- 09 May 2013
- 5 min read
Giving with one hand and taking back with the other: Barts and London NHS Trust set bailiffs on staff
A FOI request found that the Trust had managed to overpay their staff by a whopping £1million over the past years and, whilst they had managed to reclaim nearly £724,420, they choose to use bailiffs for the rest.
The NHS Chief Executive, Dr Peter Carter, called this move “very worrying”, saying that it gives the NHS a bad name and points to a “wider malaise”. He defended staff not noticing overpayment as nurses get different pay cheques each month, meaning that minor differences in pay are unlikely to be noticed.
He went on to say that “debt collectors are highly inappropriate” in this situation. The Health Service Journal – who ran the initial story reporting on their investigation – also noted that a member of staff had tried to inform payroll after being overpaid from 1999 but “kept on being paid”.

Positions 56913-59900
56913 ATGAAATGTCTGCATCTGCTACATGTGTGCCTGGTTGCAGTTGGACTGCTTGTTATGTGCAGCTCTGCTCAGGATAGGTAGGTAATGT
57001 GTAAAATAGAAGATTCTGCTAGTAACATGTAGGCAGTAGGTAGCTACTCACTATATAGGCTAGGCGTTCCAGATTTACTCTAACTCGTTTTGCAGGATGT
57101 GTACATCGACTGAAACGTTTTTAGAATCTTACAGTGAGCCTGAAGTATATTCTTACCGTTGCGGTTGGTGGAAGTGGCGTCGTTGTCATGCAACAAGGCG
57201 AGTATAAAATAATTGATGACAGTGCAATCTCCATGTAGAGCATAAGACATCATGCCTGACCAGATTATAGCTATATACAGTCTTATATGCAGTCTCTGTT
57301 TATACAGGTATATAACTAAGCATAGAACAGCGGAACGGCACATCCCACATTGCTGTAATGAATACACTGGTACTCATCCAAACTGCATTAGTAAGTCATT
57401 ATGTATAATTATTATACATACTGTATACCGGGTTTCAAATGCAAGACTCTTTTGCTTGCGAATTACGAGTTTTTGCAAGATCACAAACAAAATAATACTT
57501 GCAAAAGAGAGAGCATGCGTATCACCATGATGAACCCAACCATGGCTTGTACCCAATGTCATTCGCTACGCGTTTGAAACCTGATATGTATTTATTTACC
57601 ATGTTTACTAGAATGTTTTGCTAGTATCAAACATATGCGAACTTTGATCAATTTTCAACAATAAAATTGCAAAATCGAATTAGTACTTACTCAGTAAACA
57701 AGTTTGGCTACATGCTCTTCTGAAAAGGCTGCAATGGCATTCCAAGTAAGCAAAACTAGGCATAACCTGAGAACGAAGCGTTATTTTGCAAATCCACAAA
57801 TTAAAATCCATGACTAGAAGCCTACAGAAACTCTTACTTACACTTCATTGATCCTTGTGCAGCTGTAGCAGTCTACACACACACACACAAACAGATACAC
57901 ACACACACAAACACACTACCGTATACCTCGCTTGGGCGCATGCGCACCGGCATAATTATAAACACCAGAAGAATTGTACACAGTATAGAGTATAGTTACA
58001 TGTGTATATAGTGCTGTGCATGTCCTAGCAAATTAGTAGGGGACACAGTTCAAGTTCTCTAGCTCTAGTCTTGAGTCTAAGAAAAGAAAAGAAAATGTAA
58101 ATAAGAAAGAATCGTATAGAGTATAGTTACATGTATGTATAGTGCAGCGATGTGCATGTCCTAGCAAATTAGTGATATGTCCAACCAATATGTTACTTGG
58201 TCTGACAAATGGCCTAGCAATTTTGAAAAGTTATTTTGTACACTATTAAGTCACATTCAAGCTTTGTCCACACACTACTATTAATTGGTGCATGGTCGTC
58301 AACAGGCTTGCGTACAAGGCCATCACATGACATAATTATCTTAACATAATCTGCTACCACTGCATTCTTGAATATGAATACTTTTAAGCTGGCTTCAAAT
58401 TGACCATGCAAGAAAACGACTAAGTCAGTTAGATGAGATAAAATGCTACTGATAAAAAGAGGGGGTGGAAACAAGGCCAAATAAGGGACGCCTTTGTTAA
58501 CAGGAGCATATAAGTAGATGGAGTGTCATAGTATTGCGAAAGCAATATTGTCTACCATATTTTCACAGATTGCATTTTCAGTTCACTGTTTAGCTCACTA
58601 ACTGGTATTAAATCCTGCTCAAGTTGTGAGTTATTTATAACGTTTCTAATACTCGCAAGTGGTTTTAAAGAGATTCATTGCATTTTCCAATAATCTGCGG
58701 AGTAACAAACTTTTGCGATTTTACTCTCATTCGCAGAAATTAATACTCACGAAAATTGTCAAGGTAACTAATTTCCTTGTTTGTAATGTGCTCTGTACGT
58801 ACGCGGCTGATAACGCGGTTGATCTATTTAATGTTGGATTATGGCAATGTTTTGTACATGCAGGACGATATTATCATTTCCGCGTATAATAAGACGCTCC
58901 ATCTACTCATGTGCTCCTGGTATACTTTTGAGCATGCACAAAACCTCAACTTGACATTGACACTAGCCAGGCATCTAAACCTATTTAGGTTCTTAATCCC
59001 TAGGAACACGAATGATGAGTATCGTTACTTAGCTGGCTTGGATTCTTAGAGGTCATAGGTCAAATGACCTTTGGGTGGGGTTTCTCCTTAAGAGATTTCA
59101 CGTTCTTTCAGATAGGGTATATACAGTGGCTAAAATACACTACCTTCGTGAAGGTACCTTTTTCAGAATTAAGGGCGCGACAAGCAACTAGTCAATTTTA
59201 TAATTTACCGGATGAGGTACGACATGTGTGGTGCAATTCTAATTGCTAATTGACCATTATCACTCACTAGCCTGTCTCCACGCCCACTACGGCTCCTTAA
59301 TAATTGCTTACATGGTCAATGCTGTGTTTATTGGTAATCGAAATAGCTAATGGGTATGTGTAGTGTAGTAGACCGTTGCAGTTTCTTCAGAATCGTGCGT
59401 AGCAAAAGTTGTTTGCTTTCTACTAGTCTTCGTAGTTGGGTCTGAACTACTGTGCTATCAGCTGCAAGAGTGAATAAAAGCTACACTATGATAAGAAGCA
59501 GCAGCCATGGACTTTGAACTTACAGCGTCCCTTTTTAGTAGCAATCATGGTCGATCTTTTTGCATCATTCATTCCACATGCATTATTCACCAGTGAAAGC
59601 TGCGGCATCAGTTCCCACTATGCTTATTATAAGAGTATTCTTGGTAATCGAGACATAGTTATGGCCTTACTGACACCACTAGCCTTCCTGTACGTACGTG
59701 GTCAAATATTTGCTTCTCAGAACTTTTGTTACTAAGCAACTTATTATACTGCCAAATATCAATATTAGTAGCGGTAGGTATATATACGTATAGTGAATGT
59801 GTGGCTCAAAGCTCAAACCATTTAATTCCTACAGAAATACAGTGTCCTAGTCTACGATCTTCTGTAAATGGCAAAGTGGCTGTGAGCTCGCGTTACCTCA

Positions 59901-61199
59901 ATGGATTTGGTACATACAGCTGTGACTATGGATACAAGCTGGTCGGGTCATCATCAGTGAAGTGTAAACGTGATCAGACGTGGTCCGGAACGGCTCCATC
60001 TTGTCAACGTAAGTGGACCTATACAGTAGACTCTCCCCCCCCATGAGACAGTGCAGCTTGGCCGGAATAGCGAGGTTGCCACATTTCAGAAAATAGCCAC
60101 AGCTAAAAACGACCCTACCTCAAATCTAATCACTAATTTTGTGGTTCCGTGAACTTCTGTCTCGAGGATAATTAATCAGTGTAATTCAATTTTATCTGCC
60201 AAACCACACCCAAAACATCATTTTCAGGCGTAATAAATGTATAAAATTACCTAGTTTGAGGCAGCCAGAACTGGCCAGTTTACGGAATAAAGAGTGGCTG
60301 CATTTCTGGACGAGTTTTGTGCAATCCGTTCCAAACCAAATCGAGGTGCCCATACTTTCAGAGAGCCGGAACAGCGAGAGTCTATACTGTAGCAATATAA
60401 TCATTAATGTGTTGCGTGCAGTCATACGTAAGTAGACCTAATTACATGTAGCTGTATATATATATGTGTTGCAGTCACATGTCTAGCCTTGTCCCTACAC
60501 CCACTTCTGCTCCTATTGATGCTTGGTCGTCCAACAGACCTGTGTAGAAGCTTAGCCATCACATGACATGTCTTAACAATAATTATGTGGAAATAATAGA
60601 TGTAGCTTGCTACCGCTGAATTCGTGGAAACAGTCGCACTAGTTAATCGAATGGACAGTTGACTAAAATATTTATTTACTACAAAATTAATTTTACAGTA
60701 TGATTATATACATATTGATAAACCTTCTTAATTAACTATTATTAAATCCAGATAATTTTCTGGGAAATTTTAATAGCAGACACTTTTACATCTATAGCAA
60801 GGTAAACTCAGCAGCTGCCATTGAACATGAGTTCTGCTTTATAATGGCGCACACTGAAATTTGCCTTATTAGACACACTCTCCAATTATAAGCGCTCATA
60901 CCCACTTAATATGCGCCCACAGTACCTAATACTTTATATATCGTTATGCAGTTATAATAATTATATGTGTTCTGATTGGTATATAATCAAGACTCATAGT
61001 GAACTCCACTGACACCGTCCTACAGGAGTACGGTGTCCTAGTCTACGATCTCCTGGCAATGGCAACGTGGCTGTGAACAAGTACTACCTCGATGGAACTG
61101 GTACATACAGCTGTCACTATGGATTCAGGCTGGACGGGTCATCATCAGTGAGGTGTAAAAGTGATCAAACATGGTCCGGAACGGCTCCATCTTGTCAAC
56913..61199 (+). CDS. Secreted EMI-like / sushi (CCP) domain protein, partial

Given that the Barts and London NHS Trust are currently making job and budget cuts, using bailiffs does not seem like the most PR-friendly move (to put it lightly).
With cuts galore in our political climate, striving to reclaim overpaid pay is a timely and logical move; you can understand why they are eager to retrieve what money they can.
But bailiffs seem an extreme measure. Did the bosses stop to think about how the staff’s children and dependants might feel to have bailiffs knocking on the door or, God forbid, breaking the door open to take items to meet the sums required? I appreciate there may be some stubborn, bad apples in your staff team but had all options really been exhausted? Mediators, union officials, financial advisors? Monthly repayments that even the most strapped of us could agree to?
Truth is stranger than fiction but it still seems hard to believe that bailiffs were the only choice left. Best wishes for any staff affected by this and here’s hoping you all come to a reasonable agreement soon.